A few years ago, when I decided to marry a Norwegian, my friends were aghast. An American or British, they could understand. But a Norwegian? The last one heard of them was about 1,000 years ago, legends of how the tall, blue-eyed plundering Vikings spread terror on land and ocean, chopping off people's heads and drinking mead from human skulls. And as far as most people knew, Norwegians lived in a corner of the North Pole, still frozen in the Ice Age and Weird Weather. As my friend K.J. Alphons, the bureaucrat, remarked: "Of all the godforsaken places! First the sun doesn't set for several months and then when it sets, refuses to rise for the next several months. What sort of a place is this Norway?"
The best. And that's not me saying it, but the latest UN Human Development Index report which has ranked Norway the best country to live in the world, and not just for the pristine air and spectacular scenery. Norway is number one on a list of 162 countries, scoring high on purchasing power parity, health, education, gender equality, life expectancy, crimelessness and income. Australia is ranked second, United States sixth, Switzerland 11th, the UK 14th and Germany 17th. Sri Lanka is 81, India 115 and Pakistan 127, while Ethiopia and Sierra Leone bring up the rear.
This year's UN report focuses as much on the state of well-being in a nation as economic indicators. And having lived for short periods in Norway and travelled extensively in Europe and America, I can vouchsafe the veracity of the UN report in day-to-day living conditions. Norway is one of the richest countries in the world today, and we live in Baerum commune on the west side of Oslo, which is the richest commune in Norway. So by that token, we live in one of the richest spots on Earth.
It is easy and yet hard to believe that. If by riches, you mean flashy villas with limousines and liveried servants, it's impossible to believe that. Our neighbourhood is no patch on Beverly Hills or Malibu or those stretches of magnificent real estate on sections of the Spanish or French coast. But yes it is rich, if you look at the overall well-being of the neighbourhood—large wooden houses with beautiful, well-tended gardens bursting with flowers and fruit. The signs of plenty are on the trees, heavy with red apples and purple plums. They lean outwards, so it's easy for passers-by to pluck them. But nobody does. Everybody has enough of their own.
What strikes me most about Norway's well-being is its innocence and wholesomeness. The family as a unit is still very strong. Summer evenings see families gathering on the porch grilling, guffawing and guzzling wine, and teenagers munch apples instead of greasy French fries, dogs chase balls in the yard, while pink-cheeked, golden-haired children jump on the trampoline. The most remarkable quality about Norwegian wealth is its egalitarianism. It probably has the largest proportion of the middle class in the world. If disparity is what strikes you most about India, the lack of it is perhaps the most distinguishing aspect of Norwegian society.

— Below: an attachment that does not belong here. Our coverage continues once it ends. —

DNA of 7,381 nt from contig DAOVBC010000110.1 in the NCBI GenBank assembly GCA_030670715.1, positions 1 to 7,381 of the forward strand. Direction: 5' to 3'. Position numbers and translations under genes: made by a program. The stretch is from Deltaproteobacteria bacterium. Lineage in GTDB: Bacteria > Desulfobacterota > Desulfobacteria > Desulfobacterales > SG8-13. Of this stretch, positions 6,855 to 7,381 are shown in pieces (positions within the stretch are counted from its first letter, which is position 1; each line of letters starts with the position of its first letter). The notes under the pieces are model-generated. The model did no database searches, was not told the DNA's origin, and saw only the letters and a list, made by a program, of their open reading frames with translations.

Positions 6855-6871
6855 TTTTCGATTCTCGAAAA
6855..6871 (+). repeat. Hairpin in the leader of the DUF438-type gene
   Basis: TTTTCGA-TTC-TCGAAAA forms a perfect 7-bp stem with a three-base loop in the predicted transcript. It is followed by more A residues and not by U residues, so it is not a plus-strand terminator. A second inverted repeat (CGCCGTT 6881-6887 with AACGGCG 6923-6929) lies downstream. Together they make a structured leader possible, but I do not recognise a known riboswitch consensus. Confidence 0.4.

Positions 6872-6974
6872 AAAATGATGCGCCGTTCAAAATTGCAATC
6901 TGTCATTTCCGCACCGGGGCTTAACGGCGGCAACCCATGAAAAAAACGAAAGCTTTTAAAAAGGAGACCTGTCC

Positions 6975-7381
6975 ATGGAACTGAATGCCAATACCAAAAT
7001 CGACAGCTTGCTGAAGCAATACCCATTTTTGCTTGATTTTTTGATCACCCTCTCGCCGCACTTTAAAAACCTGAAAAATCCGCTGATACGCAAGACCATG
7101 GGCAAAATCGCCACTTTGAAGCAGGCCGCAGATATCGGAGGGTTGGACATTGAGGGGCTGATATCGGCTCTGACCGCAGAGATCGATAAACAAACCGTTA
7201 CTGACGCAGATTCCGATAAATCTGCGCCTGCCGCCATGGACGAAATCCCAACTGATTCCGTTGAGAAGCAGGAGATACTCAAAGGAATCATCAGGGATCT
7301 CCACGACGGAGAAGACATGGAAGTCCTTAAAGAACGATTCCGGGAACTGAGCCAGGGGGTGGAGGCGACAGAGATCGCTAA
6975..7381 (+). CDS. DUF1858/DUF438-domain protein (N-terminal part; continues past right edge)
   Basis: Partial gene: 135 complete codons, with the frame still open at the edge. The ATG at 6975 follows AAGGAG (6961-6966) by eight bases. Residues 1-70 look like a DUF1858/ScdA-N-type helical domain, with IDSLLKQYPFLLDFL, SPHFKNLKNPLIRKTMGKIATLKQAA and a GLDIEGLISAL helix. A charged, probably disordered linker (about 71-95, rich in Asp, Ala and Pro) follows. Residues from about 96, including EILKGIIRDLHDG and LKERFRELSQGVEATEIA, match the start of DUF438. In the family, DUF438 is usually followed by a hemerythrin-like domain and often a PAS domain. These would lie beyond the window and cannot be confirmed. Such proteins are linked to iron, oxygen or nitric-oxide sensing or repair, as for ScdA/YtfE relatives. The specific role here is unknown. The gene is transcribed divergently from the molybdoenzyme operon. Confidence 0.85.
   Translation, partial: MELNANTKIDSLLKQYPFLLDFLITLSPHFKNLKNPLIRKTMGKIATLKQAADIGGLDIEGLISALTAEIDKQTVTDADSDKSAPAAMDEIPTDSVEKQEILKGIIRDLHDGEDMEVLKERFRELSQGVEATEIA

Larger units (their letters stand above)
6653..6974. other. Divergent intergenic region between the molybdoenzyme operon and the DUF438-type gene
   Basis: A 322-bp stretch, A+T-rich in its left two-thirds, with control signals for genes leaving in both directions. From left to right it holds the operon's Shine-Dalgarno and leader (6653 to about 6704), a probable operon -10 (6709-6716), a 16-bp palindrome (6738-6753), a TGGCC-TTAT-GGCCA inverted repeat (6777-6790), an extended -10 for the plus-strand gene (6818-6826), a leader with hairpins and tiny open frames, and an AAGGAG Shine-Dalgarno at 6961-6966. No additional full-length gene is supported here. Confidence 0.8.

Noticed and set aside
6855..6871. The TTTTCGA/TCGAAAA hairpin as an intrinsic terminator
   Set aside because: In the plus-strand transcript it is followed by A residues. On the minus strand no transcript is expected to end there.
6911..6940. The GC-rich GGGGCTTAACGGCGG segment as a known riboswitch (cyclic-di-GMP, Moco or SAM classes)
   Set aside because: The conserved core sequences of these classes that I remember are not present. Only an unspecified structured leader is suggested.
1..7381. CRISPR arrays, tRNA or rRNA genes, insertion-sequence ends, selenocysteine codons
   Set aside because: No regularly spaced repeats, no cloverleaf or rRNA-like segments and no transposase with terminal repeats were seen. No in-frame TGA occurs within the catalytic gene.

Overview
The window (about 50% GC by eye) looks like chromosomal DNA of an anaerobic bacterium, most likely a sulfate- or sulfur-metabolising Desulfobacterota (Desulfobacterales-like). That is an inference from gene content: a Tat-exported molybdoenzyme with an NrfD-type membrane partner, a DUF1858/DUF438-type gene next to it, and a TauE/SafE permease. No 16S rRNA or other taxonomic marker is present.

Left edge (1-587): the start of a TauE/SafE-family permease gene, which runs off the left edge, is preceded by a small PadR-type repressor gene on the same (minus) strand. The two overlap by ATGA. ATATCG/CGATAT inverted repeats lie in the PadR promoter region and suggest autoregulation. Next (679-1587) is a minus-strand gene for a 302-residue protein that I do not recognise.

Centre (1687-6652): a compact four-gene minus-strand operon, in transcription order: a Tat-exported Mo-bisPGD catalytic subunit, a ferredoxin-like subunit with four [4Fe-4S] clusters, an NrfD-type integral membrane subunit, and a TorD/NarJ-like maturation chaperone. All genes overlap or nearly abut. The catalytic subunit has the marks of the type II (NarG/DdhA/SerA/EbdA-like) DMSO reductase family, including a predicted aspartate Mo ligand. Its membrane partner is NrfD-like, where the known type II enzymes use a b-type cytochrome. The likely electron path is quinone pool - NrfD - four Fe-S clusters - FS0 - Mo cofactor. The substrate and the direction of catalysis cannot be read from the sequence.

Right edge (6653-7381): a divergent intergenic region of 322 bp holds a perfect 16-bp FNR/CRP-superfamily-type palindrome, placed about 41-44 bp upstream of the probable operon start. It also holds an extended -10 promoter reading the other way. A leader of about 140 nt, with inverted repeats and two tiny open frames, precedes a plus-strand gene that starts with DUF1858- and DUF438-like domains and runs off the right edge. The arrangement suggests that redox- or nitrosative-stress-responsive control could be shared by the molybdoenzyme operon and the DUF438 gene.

But only a hundred years ago, Norway was poor and many of its citizens emigrated to the United States. The German occupation in World War II traumatised the country. But it also strengthened national resolve to collectively rebuild their homeland. The ideal was a welfare nation funded through high taxes. It is perhaps the only country in the world that guarantees not just a job to its citizens, but a meaningful job.
What helped Norway become rich was the discovery of oil in 1969. Today, its oil fund is $55 billion. Like the plums on the trees, it is untouched, to be used only in an emergency. Besides, distribution of national wealth is easier when there are only 4.5 million people.
Yet, there are lessons we could learn from them. Reader's Digest conducted an interesting survey early this year. They dropped 1,100 wallets containing Rs 2,000 in local currency in different countries in churches, shops, parking lots, trains and offices. The wallet contained the name and telephone number of the owner. In Norway, every wallet was returned. In Japan only 70% were returned, in the US 67%, in Britain 65%, Italy 35%, China 30% and Mexico 21%. The survey was not done in India.
Norwegian ethic is seen in every aspect of their lives. Ninety-seven per cent of Norwegians don't go to church, but they are truly Christian in spirit. Commenting on the UN report, Norway's minister for international development, Anne Kristin Sydnes, told her citizens: "There is no need for self-exaltation. As one of the world's richest countries, we have a special responsibility to help diminish the disparities in the world." Norway is already the second highest aid donor in the world, disbursing 0.91% of their gnp, while Japan gives 0.35% and the US 0.1%.
They also have a strong work ethic, genuinely believing in the dignity of labour. They don't keep servants and it's common to see husbands painting the house and wives mowing the lawn on weekends. They are also very law-abiding. They do the right thing because it is the right thing to do, not because there is someone cracking the whip. Indian ingenuity is seen in the way we break laws and find loopholes. But Norwegians believe entirely in self-regulation. In Norway, you are prohibited to drive if you drink more than a small glass of wine. I have never seen police checks, but I have never seen a single Norwegian drink more than that permitted glass of wine. The husband or wife take turns to drink at parties so that the evening's teetotaler can drive the couple back home.
How far the Norwegians have come from guzzling gallons of mead in human skulls! And how many bmw accidents we could avoid if only we believed in self-regulation.
(The author can be contacted at email@example.com)
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